Troy: Fall of a City season 1 review — Netflix, BBC produce a hasty misfire of epic proportions

Deven Kanal

Apr 18, 2018 12:51:34 IST

If I had to give the producers of the show Troy: Fall of a City just one piece of advice, it would have been this: Don't rush it.

Recently, Netflix came under fire from critics and viewers for trying to stretch out plot in its TV shows: See Jessica Jones Season 2 and Luke Cage Season 1, both of which clocked in at 13 episodes each and could have easily wrapped up in eight episodes.

Troy: Fall of a City season 1 review — Netflix, BBC produce a hasty misfire of epic proportions

A still from Troy: Fall of a City. Netflix

One could thus see the temptation that gripped the makers of Troy: Fall of a City, packing in a decade plus of storyline — from Helen eloping with Paris to Troy burning and, spoiler alert, the decimation of their line of kings — in eight one-hour (approximately) installments. The trouble is that there is just so much material to get through (thanks, Obama Homer) that you cannot really do it justice unless you are willing to play the long game.

Chief among problems (there are many) that plague Troy: Fall of a City is that it rushes through most of the plot at a frenetic pace. As a viewer, you never get to really know the characters or develop any kind of affinity with them. It never really answers the questions: Who are these people? What motivates them? Why should I care about them?

Compare this to the master class of storytelling that were the first four seasons of Game of Thrones, in which character development was king and big battles took a backseat (also because they simply did not have the budget). Every death, from Ned Stark to Joffrey, drew a visceral reaction from the audience, partly because you had lived with these characters for years. Every twist and turn only pulled you further into the world they had painstakingly constructed.

Ned Stark was killed off in episode nine of the first season of Game of Thrones, which is a testament to the acting chops of Sean Bean, the character crafted by George RR Martin and brought to the TV screen by David Benioff and DB Weiss. Coincidentally, Sean Bean also played the character of Odysseus in the 2004 Brad Pitt move Troy which received a firm thumbs in the middle from critics, but is leagues better than the BBC/Netflix drama.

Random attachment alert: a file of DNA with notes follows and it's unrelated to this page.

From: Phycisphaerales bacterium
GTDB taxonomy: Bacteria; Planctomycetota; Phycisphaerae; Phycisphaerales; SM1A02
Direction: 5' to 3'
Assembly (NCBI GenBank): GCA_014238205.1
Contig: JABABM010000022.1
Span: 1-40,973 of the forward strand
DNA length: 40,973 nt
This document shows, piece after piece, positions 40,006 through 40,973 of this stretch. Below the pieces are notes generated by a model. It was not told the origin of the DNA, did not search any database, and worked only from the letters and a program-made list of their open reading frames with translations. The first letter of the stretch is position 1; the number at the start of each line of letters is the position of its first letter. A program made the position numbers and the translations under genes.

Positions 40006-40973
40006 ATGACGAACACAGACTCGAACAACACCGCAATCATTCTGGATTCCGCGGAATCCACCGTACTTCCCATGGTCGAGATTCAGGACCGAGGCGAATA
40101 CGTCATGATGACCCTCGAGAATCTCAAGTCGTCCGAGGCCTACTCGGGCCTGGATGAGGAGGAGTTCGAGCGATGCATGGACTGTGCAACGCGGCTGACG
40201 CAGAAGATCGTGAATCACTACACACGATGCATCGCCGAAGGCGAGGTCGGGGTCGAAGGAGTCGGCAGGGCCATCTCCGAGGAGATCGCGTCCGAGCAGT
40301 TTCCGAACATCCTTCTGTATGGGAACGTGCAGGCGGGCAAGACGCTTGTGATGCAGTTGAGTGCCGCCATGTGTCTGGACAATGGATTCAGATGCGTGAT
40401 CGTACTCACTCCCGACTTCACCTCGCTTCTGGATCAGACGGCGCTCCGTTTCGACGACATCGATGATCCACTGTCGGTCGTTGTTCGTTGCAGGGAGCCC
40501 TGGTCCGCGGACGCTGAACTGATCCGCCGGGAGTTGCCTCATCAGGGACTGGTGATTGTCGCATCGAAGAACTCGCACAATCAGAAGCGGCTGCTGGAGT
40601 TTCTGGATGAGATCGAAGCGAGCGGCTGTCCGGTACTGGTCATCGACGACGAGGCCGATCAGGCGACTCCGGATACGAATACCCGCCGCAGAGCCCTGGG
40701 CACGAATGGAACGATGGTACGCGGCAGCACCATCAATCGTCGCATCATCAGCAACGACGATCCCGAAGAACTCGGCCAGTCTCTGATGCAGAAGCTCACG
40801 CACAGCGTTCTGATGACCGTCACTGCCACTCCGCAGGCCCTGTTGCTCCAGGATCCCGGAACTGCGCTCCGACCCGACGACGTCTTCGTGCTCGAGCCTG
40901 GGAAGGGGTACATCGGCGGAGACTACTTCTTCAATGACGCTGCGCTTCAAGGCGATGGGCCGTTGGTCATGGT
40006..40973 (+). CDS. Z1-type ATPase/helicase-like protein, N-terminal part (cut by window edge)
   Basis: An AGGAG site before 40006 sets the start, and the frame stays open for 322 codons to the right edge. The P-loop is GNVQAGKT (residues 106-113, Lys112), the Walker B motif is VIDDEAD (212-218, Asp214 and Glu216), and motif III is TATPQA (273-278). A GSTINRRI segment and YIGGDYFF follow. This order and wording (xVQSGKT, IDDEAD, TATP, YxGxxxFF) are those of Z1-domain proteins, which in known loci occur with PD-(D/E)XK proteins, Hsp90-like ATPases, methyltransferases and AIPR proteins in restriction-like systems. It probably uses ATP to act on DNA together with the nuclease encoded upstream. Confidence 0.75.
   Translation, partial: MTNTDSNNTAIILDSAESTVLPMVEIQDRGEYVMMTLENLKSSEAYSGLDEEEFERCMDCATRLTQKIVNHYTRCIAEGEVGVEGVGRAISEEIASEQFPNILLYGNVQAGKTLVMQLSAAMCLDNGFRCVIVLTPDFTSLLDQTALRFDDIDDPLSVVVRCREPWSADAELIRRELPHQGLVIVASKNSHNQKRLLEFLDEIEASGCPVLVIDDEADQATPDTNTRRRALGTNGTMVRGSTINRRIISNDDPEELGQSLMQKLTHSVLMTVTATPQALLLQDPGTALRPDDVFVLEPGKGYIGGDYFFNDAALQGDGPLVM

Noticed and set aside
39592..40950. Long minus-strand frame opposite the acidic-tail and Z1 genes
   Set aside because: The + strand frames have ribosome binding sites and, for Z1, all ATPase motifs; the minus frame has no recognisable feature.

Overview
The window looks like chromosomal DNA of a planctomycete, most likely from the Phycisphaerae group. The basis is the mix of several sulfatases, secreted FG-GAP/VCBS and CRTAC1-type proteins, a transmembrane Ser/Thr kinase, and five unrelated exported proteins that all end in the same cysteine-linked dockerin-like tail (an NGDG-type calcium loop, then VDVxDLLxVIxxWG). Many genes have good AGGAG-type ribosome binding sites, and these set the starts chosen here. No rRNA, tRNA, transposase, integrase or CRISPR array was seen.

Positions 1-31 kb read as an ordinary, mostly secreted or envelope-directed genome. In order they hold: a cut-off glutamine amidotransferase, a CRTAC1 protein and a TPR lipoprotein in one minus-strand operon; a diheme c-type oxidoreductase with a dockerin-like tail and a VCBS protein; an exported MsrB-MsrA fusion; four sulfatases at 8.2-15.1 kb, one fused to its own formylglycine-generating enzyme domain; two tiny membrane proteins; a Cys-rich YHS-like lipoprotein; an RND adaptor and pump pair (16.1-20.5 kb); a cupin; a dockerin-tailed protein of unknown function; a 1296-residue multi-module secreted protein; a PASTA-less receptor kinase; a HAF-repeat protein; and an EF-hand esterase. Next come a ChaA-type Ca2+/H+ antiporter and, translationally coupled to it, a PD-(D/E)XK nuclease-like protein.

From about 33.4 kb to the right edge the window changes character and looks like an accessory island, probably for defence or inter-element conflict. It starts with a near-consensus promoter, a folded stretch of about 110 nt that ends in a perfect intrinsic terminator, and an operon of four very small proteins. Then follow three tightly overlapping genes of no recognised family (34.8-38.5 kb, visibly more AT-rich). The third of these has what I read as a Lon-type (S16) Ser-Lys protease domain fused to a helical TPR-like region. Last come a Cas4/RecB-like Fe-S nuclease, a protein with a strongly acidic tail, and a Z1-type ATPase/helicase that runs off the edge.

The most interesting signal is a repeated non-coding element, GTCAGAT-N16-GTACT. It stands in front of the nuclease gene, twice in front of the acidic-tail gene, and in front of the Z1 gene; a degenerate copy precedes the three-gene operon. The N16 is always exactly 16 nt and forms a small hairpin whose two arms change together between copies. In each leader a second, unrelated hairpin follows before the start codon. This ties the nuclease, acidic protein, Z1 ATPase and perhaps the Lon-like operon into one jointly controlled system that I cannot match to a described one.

By contrast, the world of Troy: Fall of a City feels shallow. The action is limited to a few set pieces, which does not help and most of the characters seem one note, especially Paris and Helen. Helen is a bored housewife. Paris is horny (yes, really). Worse, the actors are seriously miscast and have absolutely no chemistry with each other (or anyone else for that matter).

We also do not get to spend much time with any of the other characters. Menelaus is bitter and vengeful. Agamemnon is hungry for power. Hector is a bit of a big, dumb brute who likes to fight. Odysseus, the most clever man in the world (wonderfully essayed by a rakish Sean Bean in the 2004 movie), is played with a grim, joyless countenance by Joseph Mawle.

Ironically, Netflix deserves praise for casting a number of African-American actors in important roles, especially Zeus, the king of all the gods and Achilles, the world's greatest warrior. In fact, Netflix goes where no one has gone before and makes the bold choice to cast Achilles as both black and bisexual.

Contrast this to the 2004 move Troy where Achilles, played by a seemingly roided up Brad Pitt (allegedly), is introduced to the audience rousing from his bed and leaving behind two beautiful (and presumably satisfied) women. Unfortunately, the BBC/Netflix version of Achilles added another couple of Bs to the mix: Bland and boring. You do not get much from Achilles except that he likes violence and is immensely prideful.

The action scenes are not anything to write home about. The battles look low-rent (Game of Thrones' excellence has forever ruined TV battles for lesser shows) and the duel between Achilles and Hector — the first super fight in history— is ultimately unsatisfying.

Troy: Fall of a City never quite gets into gear even as it hurtles towards its conclusion (and perhaps a sequel about Odysseus' journey home). To steal a line from the shows: "The gods do forgive." Sadly, neither will most TV critics. Troy: Fall of a City is an odyssey to get through and an epic letdown.

Updated Date: Apr 18, 2018 12:51:34 IST